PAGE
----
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Articles by K Hotta
Total Records ( 2 ) for K Hotta
  O Tassy , D Dauga , F Daian , D Sobral , F Robin , P Khoueiry , D Salgado , V Fox , D Caillol , R Schiappa , B Laporte , A Rios , G Luxardi , T Kusakabe , J. S Joly , S Darras , L Christiaen , M Contensin , H Auger , C Lamy , C Hudson , U Rothbacher , M. J Gilchrist , K. W Makabe , K Hotta , S Fujiwara , N Satoh , Y Satou and P. Lemaire

Developmental biology aims to understand how the dynamics of embryonic shapes and organ functions are encoded in linear DNA molecules. Thanks to recent progress in genomics and imaging technologies, systemic approaches are now used in parallel with small-scale studies to establish links between genomic information and phenotypes, often described at the subcellular level. Current model organism databases, however, do not integrate heterogeneous data sets at different scales into a global view of the developmental program. Here, we present a novel, generic digital system, NISEED, and its implementation, ANISEED, to ascidians, which are invertebrate chordates suitable for developmental systems biology approaches. ANISEED hosts an unprecedented combination of anatomical and molecular data on ascidian development. This includes the first detailed anatomical ontologies for these embryos, and quantitative geometrical descriptions of developing cells obtained from reconstructed three-dimensional (3D) embryos up to the gastrula stages. Fully annotated gene model sets are linked to 30,000 high-resolution spatial gene expression patterns in wild-type and experimentally manipulated conditions and to 528 experimentally validated cis-regulatory regions imported from specialized databases or extracted from 160 literature articles. This highly structured data set can be explored via a Developmental Browser, a Genome Browser, and a 3D Virtual Embryo module. We show how integration of heterogeneous data in ANISEED can provide a system-level understanding of the developmental program through the automatic inference of gene regulatory interactions, the identification of inducing signals, and the discovery and explanation of novel asymmetric divisions.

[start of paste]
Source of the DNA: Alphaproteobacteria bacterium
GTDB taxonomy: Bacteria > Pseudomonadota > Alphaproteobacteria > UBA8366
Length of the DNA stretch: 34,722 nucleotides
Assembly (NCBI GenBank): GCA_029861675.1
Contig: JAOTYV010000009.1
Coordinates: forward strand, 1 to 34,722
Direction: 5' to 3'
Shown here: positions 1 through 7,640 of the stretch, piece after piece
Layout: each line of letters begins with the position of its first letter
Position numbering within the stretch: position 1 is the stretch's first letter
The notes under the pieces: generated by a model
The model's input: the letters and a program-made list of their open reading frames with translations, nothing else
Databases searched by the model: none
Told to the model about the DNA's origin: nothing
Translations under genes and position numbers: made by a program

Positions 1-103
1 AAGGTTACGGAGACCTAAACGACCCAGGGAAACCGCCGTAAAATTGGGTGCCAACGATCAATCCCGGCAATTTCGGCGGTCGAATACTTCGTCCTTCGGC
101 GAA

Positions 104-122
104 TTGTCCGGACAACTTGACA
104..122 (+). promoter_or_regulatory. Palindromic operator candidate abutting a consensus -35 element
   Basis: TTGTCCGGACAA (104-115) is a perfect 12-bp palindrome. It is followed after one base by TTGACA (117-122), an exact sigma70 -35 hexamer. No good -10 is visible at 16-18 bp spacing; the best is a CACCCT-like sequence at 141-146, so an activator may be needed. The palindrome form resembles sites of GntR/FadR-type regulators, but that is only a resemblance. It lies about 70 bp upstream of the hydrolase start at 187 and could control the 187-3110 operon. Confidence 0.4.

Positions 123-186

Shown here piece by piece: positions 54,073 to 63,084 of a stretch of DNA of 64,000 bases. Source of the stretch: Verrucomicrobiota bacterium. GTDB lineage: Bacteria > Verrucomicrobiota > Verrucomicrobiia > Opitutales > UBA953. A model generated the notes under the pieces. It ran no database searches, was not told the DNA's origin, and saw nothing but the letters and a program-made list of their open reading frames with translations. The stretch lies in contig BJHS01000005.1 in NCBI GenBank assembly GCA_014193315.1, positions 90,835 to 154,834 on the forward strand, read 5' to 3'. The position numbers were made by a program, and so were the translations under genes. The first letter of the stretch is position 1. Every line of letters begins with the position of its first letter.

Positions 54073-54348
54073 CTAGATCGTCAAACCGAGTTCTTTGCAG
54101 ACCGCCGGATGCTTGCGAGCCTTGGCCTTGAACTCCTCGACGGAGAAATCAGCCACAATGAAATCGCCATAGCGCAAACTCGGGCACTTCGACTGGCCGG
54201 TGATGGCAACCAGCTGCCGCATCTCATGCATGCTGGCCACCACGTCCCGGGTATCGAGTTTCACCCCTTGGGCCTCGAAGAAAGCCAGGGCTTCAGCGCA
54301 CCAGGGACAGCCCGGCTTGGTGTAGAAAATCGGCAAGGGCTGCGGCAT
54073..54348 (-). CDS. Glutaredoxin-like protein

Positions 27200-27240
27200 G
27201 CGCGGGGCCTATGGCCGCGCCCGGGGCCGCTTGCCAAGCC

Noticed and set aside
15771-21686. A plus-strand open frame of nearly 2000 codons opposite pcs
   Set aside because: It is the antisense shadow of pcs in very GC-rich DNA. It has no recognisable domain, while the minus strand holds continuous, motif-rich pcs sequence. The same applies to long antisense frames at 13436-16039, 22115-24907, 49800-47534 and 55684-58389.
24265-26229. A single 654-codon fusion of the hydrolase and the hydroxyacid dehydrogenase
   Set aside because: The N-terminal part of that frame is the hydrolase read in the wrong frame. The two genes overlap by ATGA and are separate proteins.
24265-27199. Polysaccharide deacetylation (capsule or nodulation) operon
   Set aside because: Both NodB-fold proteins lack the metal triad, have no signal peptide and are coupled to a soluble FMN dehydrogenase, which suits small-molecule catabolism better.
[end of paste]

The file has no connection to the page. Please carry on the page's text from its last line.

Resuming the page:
T Kawaguchi , M Sho , T Tojo , I Yamato , T Nomi , K Hotta , K Hamada , Y Suzaki , S Sugiura , K Kushibe , Y Nakajima and S. Taniguchi

Prostate stem cell antigen was originally identified as an overexpressed gene in prostate cancer and its overexpression correlated with disease progression and prognosis. In this study, we investigated the clinical significance and therapeutic potential of prostate stem cell antigen expression in non-small cell lung cancer.


Prostate stem cell antigen expression was examined by immunohistochemistry in 97 primary tumors and 21 metastatic lymph nodes from non-small cell lung cancer patients who underwent curative resection from January 2001 through March 2003. Therapeutic potential of targeting prostate stem cell antigen was further examined by small interfering RNA method using human lung cancer cell line (A549).


Prostate stem cell antigen protein expression was detected in 94 of 97 primary lesions (97%) and all metastatic lymph nodes. Prostate stem cell antigen expression intensity was positively correlated with advanced pathological T-factor and stage (T1 vs. T2–4, P = 0.014; Stage I vs. Stages II–IV, P = 0.029, respectively). The prognosis of patients with low prostate stem cell antigen expression was significantly better than those with high prostate stem cell antigen expression (5-year disease-free survival rate; 90% vs. 53%, P = 0.001). Finally, small interfering RNA-mediated knockdown of prostate stem cell antigen resulted in the inhibition of lung cancer cell growth.


Prostate stem cell antigen is highly expressed in non-small cell lung cancer and may be functionally important for this fatal disease.

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